In 2016, when Aleksandr Lukashenko visited Spartak, sugar-free sweets were new to Belarusians. The company still makes wafers and cookies with sorbitol and chocolate with isomalt. They are appreciated not only by diabetic patients, but also by healthy eaters.

 “We have ramped up output since last year [2022]. The demand for our products has been growing in recent years. This year we have implemented an ambitious import substitution project. We have installed a new line to make fine chocolate. This line will increase our annual chocolate output by more than 5,000 tonnes,”  said Olga Novozhentseva.

The line was launched in April 2023. Its production capacity is more than 5,000 tonnes of chocolate per year. All processes are automated. The chocolate bar is only a few millimeters thin. Gourmets know that this kind of chocolate is made in Switzerland.

“Here we make milk chocolate with additives and premium bitter chocolate. It goes with salted caramel, there is also “explosive mix” chocolate, bitter chocolate with raspberries and hazelnuts, orange and ginger with lemon. Regular premium varieties have the cocoa content of 56%, 72%, 90%, and 99%,” said Yekaterina Metlushko, production line operator.

In what countries are Spartak products most popular? 

Gomel-made sweets are sold in 19 countries of the world. The largest sales markets are Russia, China and Kazakhstan. The company exports about 30% of its output.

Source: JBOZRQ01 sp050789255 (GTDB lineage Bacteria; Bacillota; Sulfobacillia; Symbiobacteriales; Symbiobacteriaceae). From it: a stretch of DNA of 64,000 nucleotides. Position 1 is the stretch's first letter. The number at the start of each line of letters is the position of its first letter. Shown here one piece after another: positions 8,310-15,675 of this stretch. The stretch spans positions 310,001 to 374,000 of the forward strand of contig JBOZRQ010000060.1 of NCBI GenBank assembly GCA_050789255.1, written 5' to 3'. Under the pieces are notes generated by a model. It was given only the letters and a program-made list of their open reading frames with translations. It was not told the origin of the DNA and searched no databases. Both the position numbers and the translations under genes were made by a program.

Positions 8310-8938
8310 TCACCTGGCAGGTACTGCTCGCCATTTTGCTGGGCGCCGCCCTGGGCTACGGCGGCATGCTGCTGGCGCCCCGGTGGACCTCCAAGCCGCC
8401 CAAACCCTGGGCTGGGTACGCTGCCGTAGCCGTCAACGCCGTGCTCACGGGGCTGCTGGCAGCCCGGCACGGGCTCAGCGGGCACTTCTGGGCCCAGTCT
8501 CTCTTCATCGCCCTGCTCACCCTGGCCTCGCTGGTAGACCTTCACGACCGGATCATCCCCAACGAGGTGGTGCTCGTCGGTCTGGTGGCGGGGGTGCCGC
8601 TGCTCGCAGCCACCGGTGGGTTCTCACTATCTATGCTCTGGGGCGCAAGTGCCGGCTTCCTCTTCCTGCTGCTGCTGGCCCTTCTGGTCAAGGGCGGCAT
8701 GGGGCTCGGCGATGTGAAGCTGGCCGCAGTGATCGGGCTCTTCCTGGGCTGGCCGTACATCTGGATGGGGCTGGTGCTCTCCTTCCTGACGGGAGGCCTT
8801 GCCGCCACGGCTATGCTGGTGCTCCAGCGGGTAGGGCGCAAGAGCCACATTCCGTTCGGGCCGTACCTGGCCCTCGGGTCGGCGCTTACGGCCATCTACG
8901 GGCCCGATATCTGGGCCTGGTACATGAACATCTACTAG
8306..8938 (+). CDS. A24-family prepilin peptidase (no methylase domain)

“We lost a huge market of Ukraine. We had to redirect our exports to China, Mongolia, Kazakhstan and the Russian Federation. People in China love chocolate more than any other sweets. They prefer bitter chocolate. We started selling into China in 2020. We began from six-tonne batches. Today we ship up to 270 tonnes monthly. They prefer 90% bitter premium chocolate. They really fell for the chocolate that makes part of the “Spadchyna of Belarus” set. They also like Belarus-themed products. They have already ordered several containers of these products. Mongolia is not like any other market. We ship there only flour-based products. They really love our 100g wafers that we have been making since Soviet times. They tend to like sour stuff with pineapple, lemon and orange flavors,”  said Svetlana Chumakova, Head of Sales.

Vietnam is one of the company’s new markets. Spartak landed its new customers at a food expo. Three batches of sweets have already left Gomel for the land of dragons and fairies.

Who received New Year chocolate gifts from Spartak? 

 “We need to eat in order to survive. It seems like people can do without sweets, but they can’t. People of our age can stay away from sweets, but what about kids? We need to make New Year sweet gifts. You do a great job! You are going in the right direction, you have dramatically upgraded your production facilities and you keep doing it. Other companies should follow suit and learn from you. This is the kind of standard that we should aspire to achieve. You have done an excellent job,”  the president said during his working trip to Gomel Oblast in June 2016.
It is not that often that the head of state praises Belarusian enterprises. It is one of the reasons why the company is trying to keep the bar high and is constantly working to improve its operations. The last couple of months prior to New Year were a very busy time for the company. Even fairy-tale characters help wrap gifts.

The factory has launched many new products for the holiday season. This year, sweet gift sets from the Gomel factory will reach not only Belarusian children. The New Year’s gift boxes have already been shipped to Russia, Kazakhstan, Turkmenistan and the United States. 

 “Candy bars with fondant filling and Alenka sweets hold happy memories for the Soviet Union generation. People buy these sweets to relive their childhood,” Svetlana Chumakova said.